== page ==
ESTEEMED FRIEND:—WILLIAM STILL:—I have information of 6 able-bodied men that are expected here to-morrow morning; they may, to-morrow afternoon or evening, take the cars at Chester, and most likely reach the city between 11 and 12 at night; they will be accompanied by a colored man that has lived in Philadelphia and is free; they may think it safer to walk to the city than to go in the cars, but for fear of accident it may be best to have some one at the cars to look out for them. I have not seen them yet, and cannot certainly judge what will be best. I gave a man 3 dollars to bring those men 15 miles to-night, and I have been two miles in the country this afternoon, and gave a colored man 2 dollars to get provisions to feed them. Hoping all will be right, I remain thy friend,
Arriving as usual in due time these fugitives were examined, and all found to be extra field hands.
Plymouth was forty-two years of age, of a light chestnut color, with keen eyes, and a good countenance, and withal possessed of shrewdness enough to lead double the number that accompanied him. He had a strong desire to learn to read, but there was no possible way of his gaining the light; this he felt to be a great drawback.
The name of the man who had made merchandise of Plymouth was Nat Horsey, of Horsey’s Cross Roads. The most striking characteristic in Horsey’s character, according to Plymouth’s idea was, that he was very “hard to please, did not know when a slave did enough, had no idea that they could get tired or that they needed any privileges.” He was the owner of six slaves, was engaged in farming and mercantile pursuits, and the postmaster of the borough in which he lived.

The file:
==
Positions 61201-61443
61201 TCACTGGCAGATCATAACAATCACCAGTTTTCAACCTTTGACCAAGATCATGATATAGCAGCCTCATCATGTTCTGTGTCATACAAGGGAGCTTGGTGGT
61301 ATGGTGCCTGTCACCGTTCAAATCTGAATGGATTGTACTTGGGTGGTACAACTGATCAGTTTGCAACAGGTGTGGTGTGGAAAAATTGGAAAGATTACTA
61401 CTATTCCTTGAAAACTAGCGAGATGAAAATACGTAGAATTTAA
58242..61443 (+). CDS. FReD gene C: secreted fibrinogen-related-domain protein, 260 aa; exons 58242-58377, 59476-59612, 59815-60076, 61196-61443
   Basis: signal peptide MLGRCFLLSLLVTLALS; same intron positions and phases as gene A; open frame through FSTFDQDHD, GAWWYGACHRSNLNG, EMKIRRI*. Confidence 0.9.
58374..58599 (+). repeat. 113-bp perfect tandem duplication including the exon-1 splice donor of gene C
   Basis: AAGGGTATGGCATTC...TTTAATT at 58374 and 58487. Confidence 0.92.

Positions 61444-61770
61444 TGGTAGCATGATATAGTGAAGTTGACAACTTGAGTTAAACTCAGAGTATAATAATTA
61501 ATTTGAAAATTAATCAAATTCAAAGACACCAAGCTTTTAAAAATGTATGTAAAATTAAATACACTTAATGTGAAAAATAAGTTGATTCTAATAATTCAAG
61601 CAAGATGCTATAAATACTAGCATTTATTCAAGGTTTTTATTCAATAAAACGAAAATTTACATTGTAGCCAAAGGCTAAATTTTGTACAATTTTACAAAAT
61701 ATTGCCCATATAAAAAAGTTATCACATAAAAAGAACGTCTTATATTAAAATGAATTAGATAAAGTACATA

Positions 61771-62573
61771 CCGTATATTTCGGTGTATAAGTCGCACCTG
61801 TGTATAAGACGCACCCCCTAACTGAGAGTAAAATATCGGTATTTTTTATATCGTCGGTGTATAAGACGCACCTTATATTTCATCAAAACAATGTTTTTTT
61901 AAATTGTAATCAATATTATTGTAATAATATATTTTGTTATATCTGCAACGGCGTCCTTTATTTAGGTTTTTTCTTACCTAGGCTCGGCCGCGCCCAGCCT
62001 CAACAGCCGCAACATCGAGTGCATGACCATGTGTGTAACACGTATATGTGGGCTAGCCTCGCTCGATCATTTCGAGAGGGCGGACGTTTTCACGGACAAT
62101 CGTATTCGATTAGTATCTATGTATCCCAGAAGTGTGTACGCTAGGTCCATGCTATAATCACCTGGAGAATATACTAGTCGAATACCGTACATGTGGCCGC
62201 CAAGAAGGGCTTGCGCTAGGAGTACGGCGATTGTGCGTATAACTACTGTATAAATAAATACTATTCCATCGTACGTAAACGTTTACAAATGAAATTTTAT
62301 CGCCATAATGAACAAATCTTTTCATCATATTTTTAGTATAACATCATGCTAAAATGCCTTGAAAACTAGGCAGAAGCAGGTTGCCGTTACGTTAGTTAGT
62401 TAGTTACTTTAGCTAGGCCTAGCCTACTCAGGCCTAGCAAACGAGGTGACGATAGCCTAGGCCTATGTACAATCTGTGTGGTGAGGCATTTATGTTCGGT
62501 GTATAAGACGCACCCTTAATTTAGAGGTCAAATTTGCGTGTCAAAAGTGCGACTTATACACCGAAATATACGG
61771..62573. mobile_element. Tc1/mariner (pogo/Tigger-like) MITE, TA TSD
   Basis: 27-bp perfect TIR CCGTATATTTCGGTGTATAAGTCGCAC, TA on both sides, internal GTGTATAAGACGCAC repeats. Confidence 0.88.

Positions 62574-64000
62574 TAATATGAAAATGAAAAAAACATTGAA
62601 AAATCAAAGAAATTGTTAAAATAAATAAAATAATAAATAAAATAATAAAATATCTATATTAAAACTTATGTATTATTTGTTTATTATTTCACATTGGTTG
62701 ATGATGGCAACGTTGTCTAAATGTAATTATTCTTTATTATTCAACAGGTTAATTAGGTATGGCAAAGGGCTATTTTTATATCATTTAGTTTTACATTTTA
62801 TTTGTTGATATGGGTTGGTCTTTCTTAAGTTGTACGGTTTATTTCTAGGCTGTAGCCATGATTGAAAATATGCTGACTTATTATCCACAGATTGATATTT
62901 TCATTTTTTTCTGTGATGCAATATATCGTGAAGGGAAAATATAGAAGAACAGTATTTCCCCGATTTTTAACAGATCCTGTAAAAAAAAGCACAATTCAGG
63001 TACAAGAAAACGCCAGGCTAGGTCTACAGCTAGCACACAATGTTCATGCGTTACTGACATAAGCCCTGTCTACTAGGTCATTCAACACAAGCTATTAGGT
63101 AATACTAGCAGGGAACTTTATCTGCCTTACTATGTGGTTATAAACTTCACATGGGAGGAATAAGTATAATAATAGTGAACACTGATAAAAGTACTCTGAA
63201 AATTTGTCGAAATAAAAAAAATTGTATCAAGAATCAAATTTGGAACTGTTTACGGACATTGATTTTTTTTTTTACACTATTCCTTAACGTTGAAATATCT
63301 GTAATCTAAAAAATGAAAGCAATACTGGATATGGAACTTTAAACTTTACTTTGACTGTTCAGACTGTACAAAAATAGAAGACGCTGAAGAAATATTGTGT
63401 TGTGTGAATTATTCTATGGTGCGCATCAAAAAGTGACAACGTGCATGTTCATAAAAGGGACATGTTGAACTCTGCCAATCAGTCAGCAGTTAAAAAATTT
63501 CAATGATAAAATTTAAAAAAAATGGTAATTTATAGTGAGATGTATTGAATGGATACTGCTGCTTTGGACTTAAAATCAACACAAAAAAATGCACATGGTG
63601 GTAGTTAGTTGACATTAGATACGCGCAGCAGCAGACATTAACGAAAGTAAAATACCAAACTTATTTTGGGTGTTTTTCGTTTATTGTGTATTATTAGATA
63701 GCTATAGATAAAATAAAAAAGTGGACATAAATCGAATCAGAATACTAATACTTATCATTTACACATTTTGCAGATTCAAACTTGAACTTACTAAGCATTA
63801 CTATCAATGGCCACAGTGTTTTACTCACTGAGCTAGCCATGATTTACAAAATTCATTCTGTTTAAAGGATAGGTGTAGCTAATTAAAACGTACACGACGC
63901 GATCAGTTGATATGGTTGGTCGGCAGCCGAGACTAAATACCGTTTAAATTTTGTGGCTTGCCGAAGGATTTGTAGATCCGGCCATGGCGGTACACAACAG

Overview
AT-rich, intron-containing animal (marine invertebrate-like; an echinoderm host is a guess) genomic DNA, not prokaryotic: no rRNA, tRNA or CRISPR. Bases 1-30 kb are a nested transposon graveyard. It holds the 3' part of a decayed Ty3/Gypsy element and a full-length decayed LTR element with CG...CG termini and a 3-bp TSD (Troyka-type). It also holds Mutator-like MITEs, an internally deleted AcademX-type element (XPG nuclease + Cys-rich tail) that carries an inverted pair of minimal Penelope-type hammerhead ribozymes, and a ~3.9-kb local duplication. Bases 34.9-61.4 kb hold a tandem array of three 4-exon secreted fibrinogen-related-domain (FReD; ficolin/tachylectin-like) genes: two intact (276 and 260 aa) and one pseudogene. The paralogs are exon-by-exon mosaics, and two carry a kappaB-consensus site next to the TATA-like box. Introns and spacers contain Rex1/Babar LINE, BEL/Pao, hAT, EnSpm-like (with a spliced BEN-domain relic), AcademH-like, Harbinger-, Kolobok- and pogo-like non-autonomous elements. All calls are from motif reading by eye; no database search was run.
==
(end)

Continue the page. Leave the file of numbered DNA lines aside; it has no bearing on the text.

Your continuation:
When Plymouth parted with his wife with a “full heart,” he bade her good-night, without intimating to her that he never expected to see her again in this world; she evidently supposed that he was going home to his master’s place as usual, but instead he was leaving his companion and three children to wear the yoke as hitherto. He sympathized with them deeply, but felt that he could render them no real good by remaining; he could neither live with his wife nor could he have any command over one of his children. Slavery demanded all, but allowed nothing.
Notwithstanding, Plymouth admitted that he had been treated even more favorably than most slaves. The family thus bound consisted of his wife Jane, and four children, as follows: Dorsey, William Francis, Mary Ellen, and baby.
Horatio was a little in advance of Plymouth in years, being forty-four years of age. His physical outlines gave him a commanding appearance for one who had worn the yoke as he had for so many years. He was of a yellow complexion, and very tall.
As a slave laborer he had been sweating and toiling to enrich a man by the name of Thomas J. Hodgson, a farmer on a large scale, and owning about a dozen slaves.